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Rook nest colony – rookery

A rookery is a colony of breeding animals, generally gregarious[1] birds.[2]

Coming from the nesting habits of rooks, the term is used for corvids and the breeding grounds[3] of colony-forming seabirds, marine mammals (true seals and sea lions), and even some turtles. Rooks (northern-European and central-Asian members of the crow family) have multiple nests in prominent colonies at the tops of trees.[4] Paleontological evidence points to the existence of rookery-like colonies in the pterosaur Pterodaustro.[5]

The term rookery was also borrowed as a name for dense slum housing in nineteenth-century cities, especially in London.[6]

See also[edit]


  1. ^ Mayntz, Melissa (December 17, 2020). "Rookery - Nesting Colonies". The Spruce. Retrieved 2021-05-22.{{cite web}}: CS1 maint: url-status (link)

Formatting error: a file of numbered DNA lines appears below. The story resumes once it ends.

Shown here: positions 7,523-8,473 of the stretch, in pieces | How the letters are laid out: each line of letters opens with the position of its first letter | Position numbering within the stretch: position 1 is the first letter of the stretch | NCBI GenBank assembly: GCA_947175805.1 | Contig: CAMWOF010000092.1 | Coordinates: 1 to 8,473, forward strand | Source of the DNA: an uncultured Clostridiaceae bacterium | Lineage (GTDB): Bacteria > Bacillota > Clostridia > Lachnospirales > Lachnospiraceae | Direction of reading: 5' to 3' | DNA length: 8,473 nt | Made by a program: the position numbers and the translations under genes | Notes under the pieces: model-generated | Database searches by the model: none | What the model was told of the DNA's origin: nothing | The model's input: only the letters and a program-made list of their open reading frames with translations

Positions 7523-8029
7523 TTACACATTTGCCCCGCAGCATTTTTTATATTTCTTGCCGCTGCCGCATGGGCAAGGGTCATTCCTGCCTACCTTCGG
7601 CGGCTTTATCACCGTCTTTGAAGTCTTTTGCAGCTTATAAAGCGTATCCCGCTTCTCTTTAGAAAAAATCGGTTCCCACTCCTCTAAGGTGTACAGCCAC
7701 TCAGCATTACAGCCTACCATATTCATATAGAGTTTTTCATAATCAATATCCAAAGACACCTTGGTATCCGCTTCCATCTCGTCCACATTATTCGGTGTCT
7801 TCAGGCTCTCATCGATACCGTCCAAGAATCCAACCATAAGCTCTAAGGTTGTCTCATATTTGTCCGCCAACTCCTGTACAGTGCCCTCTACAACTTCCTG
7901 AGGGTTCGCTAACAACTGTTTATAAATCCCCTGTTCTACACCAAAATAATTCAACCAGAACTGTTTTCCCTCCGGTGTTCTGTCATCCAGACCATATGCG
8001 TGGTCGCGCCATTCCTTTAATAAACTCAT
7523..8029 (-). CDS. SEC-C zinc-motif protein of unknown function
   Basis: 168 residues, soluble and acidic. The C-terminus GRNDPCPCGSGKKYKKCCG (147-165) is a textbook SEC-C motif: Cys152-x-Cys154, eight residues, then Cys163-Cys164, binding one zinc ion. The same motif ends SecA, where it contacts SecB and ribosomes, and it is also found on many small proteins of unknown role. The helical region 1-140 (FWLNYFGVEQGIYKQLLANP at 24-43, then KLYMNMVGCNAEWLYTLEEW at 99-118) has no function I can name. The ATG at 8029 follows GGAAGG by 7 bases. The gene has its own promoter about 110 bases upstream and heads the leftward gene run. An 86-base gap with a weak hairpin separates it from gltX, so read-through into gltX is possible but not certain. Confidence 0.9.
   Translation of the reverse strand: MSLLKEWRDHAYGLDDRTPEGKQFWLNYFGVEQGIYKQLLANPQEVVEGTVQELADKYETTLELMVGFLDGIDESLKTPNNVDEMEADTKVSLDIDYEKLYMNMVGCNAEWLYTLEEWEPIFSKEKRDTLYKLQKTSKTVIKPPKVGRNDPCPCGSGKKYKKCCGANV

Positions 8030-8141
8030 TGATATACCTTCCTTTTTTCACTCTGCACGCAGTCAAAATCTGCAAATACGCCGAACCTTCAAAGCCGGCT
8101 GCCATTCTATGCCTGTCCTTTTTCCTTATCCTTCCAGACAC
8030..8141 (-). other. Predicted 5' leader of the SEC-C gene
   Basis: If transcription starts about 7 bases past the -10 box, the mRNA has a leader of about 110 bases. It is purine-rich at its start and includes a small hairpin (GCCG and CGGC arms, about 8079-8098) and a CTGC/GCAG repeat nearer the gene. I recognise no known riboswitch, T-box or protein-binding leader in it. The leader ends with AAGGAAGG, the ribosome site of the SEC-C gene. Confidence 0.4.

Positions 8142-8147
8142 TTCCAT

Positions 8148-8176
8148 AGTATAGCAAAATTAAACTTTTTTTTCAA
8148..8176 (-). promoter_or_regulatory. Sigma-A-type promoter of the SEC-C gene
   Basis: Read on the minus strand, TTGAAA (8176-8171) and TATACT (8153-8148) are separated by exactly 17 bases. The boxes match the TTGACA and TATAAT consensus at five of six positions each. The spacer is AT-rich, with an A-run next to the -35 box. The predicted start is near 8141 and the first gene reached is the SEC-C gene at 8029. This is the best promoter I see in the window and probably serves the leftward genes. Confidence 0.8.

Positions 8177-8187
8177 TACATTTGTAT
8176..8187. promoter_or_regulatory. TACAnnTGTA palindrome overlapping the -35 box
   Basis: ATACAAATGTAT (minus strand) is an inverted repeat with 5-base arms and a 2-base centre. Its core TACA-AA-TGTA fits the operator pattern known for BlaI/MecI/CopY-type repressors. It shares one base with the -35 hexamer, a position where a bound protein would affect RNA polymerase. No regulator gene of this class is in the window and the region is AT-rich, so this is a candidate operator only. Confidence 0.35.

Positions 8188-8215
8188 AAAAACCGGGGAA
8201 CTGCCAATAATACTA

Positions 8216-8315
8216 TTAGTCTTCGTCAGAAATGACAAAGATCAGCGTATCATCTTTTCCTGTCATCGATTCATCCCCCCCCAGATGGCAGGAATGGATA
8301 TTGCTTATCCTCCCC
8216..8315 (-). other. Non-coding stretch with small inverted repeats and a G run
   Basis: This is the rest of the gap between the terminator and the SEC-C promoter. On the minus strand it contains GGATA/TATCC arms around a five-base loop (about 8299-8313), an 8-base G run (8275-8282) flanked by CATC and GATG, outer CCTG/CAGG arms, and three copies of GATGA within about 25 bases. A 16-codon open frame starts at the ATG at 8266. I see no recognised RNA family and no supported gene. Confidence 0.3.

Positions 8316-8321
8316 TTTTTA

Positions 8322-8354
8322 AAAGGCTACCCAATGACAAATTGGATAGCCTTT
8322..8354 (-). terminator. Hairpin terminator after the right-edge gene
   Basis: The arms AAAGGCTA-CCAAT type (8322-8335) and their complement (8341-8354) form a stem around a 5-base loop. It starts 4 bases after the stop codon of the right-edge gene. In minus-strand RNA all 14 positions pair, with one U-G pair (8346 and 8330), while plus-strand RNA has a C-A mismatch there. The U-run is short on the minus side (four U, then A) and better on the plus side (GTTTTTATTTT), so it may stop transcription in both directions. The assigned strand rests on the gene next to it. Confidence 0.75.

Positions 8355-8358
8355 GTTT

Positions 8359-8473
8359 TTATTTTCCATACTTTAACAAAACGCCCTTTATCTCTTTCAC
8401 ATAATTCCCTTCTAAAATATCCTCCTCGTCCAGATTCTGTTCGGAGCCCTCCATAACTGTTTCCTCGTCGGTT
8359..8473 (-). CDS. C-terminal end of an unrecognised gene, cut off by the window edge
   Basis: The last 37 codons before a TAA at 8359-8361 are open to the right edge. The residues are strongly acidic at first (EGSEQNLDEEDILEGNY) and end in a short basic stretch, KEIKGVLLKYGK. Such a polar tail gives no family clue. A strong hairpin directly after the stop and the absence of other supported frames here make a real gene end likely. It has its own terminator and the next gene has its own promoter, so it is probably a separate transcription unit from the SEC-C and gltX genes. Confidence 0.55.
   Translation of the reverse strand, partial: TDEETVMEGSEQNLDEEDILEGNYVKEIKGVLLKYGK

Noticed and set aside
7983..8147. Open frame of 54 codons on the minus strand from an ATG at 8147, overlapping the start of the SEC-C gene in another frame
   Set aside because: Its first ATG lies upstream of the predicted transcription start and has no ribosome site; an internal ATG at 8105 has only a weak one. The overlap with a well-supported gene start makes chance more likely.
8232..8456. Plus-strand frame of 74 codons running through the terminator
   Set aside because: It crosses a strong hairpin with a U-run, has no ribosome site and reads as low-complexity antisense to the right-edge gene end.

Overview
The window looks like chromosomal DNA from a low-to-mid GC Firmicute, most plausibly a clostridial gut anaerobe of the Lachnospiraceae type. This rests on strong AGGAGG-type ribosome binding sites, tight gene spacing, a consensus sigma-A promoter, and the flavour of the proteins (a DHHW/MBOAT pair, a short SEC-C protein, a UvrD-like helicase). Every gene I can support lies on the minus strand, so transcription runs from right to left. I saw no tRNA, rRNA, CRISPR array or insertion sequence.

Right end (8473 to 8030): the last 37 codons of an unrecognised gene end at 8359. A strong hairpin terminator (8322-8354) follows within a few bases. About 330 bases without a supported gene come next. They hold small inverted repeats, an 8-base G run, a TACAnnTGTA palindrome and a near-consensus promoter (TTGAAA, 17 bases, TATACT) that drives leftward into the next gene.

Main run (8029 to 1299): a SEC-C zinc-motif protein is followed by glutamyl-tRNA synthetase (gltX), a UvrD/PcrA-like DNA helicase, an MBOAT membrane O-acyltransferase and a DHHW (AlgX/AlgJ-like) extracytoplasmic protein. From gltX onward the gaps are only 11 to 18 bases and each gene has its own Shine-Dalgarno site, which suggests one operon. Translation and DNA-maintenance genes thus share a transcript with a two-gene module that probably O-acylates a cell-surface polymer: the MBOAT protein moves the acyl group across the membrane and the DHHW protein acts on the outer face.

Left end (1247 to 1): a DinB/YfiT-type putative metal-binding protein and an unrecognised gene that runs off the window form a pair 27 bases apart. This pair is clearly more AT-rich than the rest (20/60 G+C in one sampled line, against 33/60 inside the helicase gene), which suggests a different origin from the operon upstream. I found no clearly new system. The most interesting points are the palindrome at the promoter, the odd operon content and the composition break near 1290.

2. ^ "Rookery". The Free Dictionary. Retrieved 24 May 2013.
  3. ^ Ceriani; Weishampel; Ehrhart; Mansfield; Wunder (4 December 2017). "Foraging and recruitment hotspot dynamics for the largest Atlantic loggerhead turtle rookery". Scientific Reports. 7 (1): 16894. doi:10.1038/s41598-017-17206-3. PMC 5715148. PMID 29203929.
  4. ^ However, since rooks are found in Europe and Asia and are unlike herons, and corvids do not nest in large masses in the Western world, it is more fitting to refer to birds that nest with herons as nesting in a Heronry or seabirds or other birds nesting together in trees, cliffs, or on the ground as nesting in a breeding colony. "The Crow Family". Wild England. Archived from the original on 27 December 2012. Retrieved 24 May 2013.
  5. ^ "Discovery News New Pterosaur Fossils Reveal Diversity". Archived from the original on 2010-03-26. Retrieved 2010-04-29.
  6. ^ "History of the Seven Dials Area". Archived from the original on 2010-01-17. Retrieved 2010-04-29.